The life of the Man in Black revealed by his lyrics and by rare photographs and ephemera, in a collectible edition featuring 125 of his most iconic songs, authorized by the Cash estate
Johnny Cash is one of the most beloved and influential country-music stars of all time, having composed more than six hundred songs and sold more than ninety million records. He received twenty-nine gold, platinum, and multiplatinum awards for his recordings and has been inducted into the Grammy Hall of Fame, the Rock & Roll Hall of Fame, the Country Music Hall of Fame, and the Hollywood Walk of Fame.
This is the first time Cash’s fifty years of songwriting have been collected anywhere; this book includes the lyrics to 125 songs and the stories behind them. Perhaps more than any other American artist, he spoke to the soul of the nation as well as to the triumphs and challenges of his own life. These pages explore Cash's range as a poet and storyteller, taking readers from his early life and first successes through periods of personal challenge, activism, and faith. The result is a profound understanding of Johnny Cash as a man and an artist, as well as the American story he helped shape.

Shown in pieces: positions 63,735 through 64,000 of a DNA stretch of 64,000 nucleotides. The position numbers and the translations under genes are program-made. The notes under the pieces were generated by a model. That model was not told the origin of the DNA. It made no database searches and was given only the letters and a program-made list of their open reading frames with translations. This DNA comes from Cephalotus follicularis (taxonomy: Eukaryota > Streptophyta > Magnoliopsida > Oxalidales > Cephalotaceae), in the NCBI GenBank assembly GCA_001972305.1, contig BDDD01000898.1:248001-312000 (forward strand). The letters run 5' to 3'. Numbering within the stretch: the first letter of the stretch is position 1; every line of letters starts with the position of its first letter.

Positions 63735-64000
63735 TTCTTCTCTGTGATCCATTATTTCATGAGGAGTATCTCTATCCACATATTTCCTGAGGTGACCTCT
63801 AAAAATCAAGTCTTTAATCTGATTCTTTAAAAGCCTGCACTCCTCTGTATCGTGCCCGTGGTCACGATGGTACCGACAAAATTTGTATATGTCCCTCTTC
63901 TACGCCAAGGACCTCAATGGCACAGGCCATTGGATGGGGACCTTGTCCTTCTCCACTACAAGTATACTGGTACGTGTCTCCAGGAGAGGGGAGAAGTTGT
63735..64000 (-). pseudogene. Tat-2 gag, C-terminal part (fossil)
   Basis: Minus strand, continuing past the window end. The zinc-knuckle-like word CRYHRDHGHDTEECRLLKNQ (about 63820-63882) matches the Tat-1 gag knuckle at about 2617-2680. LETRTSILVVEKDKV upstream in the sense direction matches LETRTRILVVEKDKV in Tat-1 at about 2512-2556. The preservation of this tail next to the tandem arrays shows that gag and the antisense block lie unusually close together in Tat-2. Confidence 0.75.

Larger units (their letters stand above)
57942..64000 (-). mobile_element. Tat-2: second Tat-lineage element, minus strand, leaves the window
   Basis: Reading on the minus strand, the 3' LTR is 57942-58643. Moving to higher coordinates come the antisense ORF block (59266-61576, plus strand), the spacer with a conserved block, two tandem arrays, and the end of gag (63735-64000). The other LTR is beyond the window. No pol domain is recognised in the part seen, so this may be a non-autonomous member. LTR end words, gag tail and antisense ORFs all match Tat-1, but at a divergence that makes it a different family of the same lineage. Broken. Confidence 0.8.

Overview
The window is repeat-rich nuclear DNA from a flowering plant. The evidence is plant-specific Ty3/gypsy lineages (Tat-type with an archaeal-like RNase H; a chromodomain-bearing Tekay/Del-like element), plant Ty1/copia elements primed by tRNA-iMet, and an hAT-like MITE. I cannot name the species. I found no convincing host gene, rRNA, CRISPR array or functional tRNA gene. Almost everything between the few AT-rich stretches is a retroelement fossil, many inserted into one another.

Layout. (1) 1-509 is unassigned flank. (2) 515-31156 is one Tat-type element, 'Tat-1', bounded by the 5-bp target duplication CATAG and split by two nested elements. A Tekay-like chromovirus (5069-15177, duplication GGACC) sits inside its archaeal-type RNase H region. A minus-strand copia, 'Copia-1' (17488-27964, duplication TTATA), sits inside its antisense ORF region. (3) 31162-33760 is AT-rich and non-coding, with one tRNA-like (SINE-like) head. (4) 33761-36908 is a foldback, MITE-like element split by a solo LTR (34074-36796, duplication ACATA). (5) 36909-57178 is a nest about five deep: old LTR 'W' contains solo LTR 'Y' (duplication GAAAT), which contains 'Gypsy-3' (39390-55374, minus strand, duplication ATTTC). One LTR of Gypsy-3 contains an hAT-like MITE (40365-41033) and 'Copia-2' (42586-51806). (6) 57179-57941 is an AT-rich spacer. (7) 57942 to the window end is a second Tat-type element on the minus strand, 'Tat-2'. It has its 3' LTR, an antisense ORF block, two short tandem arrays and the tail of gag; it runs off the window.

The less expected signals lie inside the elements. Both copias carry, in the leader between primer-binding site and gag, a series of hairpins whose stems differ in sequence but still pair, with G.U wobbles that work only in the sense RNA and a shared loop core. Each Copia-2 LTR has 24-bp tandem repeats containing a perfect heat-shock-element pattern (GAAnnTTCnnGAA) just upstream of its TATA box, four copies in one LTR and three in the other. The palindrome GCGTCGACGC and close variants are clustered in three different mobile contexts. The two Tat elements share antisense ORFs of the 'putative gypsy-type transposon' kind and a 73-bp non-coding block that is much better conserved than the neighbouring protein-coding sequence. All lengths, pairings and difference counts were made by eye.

An essential collectible that sheds new light on Cash’s life and work, this book includes rare visual material in addition to remembrances from Cash’s son, John Carter Cash, “family historian” Mark Stielper. Released for the twentieth anniversary of the legendary musician’s passing, it will be a landmark in music publishing
In this satisfying outing, music historian Stielper and record producer Carter Cash (House of Cash) delve into the stories behind 125 of Johnny Cash's songs. In commentary that runs alongside the song lyrics, Stielper delves into Cash's ruinous issues with addiction, his Christianity (an ordained minister, Cash expressed his "fervent" faith in such songs as 1959's "It Was Jesus"), and his romance with fellow country superstar June Carter Cash, whom he met in 1956 and fell in love with when both were married to other people (she wrote "Ring of Fire" to express her "torment" over their early relationship; they married in 1968). Occasionally, the book introduces readers to real people Cash fictionalized in his songs, such as H. Ballard Harris, who inspired 1967's "Cisco Clifton's Fillin' Station." Elsewhere, Carter Cash offers candid reflections on both of his parents, including his father's advice to him when he fell into addiction ("Finding peace and salvation is in your blood, son, and you'll find it too"). Supported by a wealth of photographs and Cash's handwritten notes, this catalog provides solid—if not entirely groundbreaking—insight into the country music singer's much-mythologized life and creative genius. Though some may balk at the tendency to tip into hyperbole—as when Carter Cash calls "Route 1, Box 144," a song about a soldier killed in wartime, the "greatest argument for peace ever devised"—devoted fans will find their sentiments echoed and their listening enhanced. Illus.